GORE IN THE STORE
Film, DVD, Blu-Ray & Streaming Reviews - By Fans For Fans
NIGHTMARE RADIO: THE NIGHT STALKER *
Directed by Nathan Crooker, Lorcan Finnegan, Charly Goitia, David M. Night Maire, Mia Kate Russell, Ryan J. Thompson and Adam O’ Brien.
Horror, US, 78 minutes.
Released by Reel2Reel Films on UK Digital Platforms on 24th April.
Horror anthologies are usually a mixed bag. Results in quality vary from both ends of the spectrum. This anthology, a sequel in name only to 2019’s A NIGHT OF HORROR: NIGHTMARE RADIO, takes the same framework of a radio DJ, Candy, asking for callers to tell her scary, unbelievable stories. One persistent caller, calling himself Jack, becomes increasingly unsettling to Candy as she realises she may have a link to him already. As Jack gets ever closer, revealing more personal details, we witness a bunch of stories from a host of directors, some of whom are already familiar to horror audiences.
As I mentioned before, there is a real sliding scale of quality in anthology films, and this showcase is mostly disappointing. Even more disappointing is the realisation that you are watching a selection of short films made over the past decade that are mostly available online for free. This was also the case with the previous film, but the framing story here is so lacking in almost every respect that you may be just as well tracking them down to watch on their own.
Events start immediately with PLAY TIME, directed by Ryan J. Thompson, a speedy entry showing a woman encountering a television that refuses to switch off. We are then thrust into the framing story, which feels completely superfluous, before being treated to the strongest entry on offer here. Lorcan Finnegan’s FOXES carries some of the same visual DNA that he would then carry over to VIVARIUM. The endless tract of near-empty houses stretching off in every direction is the setting for the tale of an out-of-work photographer unsatisfied with her home life. She soon becomes attracted to the wilder, natural aspects of nature that are beginning to reclaim the empty estate where she lives. Stylish and well-acted, this is easily the best short on offer here.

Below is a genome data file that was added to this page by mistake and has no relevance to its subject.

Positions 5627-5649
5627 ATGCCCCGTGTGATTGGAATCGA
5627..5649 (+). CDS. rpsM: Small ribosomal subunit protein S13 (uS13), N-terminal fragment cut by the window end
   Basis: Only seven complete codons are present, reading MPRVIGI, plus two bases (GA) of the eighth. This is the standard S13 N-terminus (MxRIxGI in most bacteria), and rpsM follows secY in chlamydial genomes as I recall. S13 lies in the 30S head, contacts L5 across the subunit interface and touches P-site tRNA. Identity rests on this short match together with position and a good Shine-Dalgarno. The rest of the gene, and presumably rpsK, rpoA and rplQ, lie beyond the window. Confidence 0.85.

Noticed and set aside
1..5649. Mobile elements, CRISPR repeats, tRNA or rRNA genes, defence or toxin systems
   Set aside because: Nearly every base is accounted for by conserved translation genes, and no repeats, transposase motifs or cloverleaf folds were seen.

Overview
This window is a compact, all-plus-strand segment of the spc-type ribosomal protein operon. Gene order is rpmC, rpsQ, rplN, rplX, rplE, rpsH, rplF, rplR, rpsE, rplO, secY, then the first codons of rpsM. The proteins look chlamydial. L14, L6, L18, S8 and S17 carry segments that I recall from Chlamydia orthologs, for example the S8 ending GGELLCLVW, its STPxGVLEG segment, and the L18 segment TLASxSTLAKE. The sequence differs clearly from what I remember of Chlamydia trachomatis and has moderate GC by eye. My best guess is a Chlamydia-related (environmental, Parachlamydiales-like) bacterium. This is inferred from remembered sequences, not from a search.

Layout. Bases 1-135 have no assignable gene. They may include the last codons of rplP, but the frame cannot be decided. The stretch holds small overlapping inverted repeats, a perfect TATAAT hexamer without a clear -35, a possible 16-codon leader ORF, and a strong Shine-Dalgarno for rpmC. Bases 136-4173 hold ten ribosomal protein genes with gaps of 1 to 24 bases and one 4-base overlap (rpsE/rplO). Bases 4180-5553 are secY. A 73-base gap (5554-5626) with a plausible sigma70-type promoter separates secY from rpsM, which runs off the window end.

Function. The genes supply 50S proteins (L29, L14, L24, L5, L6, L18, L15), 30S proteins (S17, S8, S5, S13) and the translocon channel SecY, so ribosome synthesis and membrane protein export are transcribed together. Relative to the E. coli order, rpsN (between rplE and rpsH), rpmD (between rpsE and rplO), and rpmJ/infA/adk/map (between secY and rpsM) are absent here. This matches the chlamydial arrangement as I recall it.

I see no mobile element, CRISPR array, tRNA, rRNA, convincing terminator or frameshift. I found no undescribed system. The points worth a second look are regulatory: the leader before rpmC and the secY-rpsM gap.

PLAYBACK, directed by Nathan Crooker, is a fleeting offering involving a masked killer that is over before you know it, while Adam O’Brien’s offering, INSANE, takes far too long to tell a cliched ghost story set in an abandoned mental hospital. LIZ DRIVES, a short from Mia Kate Russell, has a nasty sting in its tail of a road pursuit set in the Australian countryside, while the final tale, CHATEAU SAUVIGNON: TERROIR, directed by David M. Night Maire, has a nicely directed and sinister atmosphere to go alongside its tale of a murderous vintner.
This is a real mixed bag that is barely held together by its completely lacklustre framing device. Some of the films just start out of nowhere with no introduction, and the whole enterprise has a cash-grab feeling to it. On their own, the films are worth seeking out, but the shoddy packaging here leaves a lot to be desired and is barely worth investing your time in.
Film, DVD, Blu-Ray & Streaming Reviews
By Fans For Fans